Kaizen and the Art of Money Management
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Kaizen is a Japanese business term that has been popularized in the United States, and it basically means “continuous, small improvements.” I recently read an excellent book on this topic, One Small Step Can Change Your Life: The Kaizen Way and immediately realized that Kaizen could be a great way to tackle improving our money management habits. Kaizen = baby steps.
The idea behind Kaizen is to break down a new habit—something you’d like to do better—into incredibly small steps. Each task should be so small, in fact, that you simply MUST do it. When you make tasks this simple, you also outsmart your own nervous system. Tiny improvements are so non-threatening that you don’t raise your anxiety level about them and quit—which is what often happens with money challenges.
Putting Kaizen into use
So how might you use Kaizen in your family’s money system? I’ll give you an example from our family. We need to choose a new electronic money management system—either online or in the form of software. This greatly stresses me out. As a result, I’ve been avoiding researching it—I’ll research it a little, then quit because I’m nervous about making the change.
My husband and I decided to break it down into smaller steps. We already talk together about money once a week, so the first week, we simply talked about the need for a new program, including why our old system wasn’t working and what we thought we needed. We purposely stopped our discussion there instead of getting into a convoluted conversation and then immediately going online to research other systems. Our next steps:
The second week: We did some online research about the best budget-tracking programs and picked three to consider.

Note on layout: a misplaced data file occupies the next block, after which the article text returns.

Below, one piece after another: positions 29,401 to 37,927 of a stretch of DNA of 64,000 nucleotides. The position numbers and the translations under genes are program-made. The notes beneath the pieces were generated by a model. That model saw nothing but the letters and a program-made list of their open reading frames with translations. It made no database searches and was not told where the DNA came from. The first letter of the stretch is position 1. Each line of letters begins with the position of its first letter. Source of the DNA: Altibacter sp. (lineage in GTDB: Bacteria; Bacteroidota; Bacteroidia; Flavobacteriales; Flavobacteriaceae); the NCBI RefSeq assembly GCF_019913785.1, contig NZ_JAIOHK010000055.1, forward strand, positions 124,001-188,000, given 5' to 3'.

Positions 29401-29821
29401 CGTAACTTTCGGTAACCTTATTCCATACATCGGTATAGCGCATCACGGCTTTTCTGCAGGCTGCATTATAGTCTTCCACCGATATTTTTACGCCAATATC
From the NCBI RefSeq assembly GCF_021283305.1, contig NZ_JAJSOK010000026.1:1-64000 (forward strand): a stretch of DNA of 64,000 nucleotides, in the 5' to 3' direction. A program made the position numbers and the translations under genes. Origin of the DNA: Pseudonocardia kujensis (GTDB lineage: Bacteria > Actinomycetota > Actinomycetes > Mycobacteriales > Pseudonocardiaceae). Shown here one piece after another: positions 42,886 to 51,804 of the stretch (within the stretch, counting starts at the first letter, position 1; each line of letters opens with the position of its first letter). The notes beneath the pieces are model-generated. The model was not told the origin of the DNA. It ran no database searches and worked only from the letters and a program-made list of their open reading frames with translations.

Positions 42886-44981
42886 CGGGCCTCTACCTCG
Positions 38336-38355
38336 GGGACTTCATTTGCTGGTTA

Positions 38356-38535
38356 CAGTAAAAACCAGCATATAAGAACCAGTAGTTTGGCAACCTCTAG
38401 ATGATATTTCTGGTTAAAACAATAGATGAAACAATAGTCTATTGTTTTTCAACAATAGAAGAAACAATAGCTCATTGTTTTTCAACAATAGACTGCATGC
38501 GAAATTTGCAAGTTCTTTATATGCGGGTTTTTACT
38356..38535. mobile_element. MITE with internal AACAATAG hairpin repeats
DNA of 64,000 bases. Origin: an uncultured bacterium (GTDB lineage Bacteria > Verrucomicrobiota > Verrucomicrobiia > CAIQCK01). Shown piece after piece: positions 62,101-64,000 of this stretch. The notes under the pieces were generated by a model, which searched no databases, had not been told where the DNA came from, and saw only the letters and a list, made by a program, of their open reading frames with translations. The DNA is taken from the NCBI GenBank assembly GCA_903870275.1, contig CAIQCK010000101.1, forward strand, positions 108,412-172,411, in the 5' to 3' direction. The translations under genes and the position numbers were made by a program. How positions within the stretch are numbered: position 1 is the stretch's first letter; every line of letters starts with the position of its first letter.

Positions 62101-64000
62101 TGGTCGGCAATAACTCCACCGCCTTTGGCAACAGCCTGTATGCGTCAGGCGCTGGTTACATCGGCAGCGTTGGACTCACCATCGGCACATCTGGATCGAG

The third week: We looked at one new program. We read its online description and looked at the FAQs or tutorials, paying attention to a couple of program features that are particularly important to us.
The fourth week: We repeated the process with the second new program.
The fifth week: We did the same thing again with the third new program.
We haven’t yet picked our new financial program, but giving ourselves permission to research it slowly and consistently has paid off. We haven’t thrown in the towel or stopped looking into new programs as we might have in the past, when we tried to do too much, too soon.
Think about your own financial challenges. If you’re trying to cut what you spend on groceries, for instance, make a tiny initial goal. Try to save just 1 percent on your weekly shopping trip. If you normally spend $150 on your weekly food haul, aim to save just $1.50. Who can’t do that, right? The next week, try for 2 percent. Keep going until you’ve saved 10 percent—or whatever you think is reasonable.
Another Kaizen key: Focus on one financial goal at a time. Stick with it and master it before you move on to something else. So in the grocery example, don’t try to both save dollars and start shopping at multiple stores for the best deals. Wait and work on cutting spending at your single store first. When you’ve mastered that task, consider trying an additional money-saving hack.
How might Kaizen work for you?
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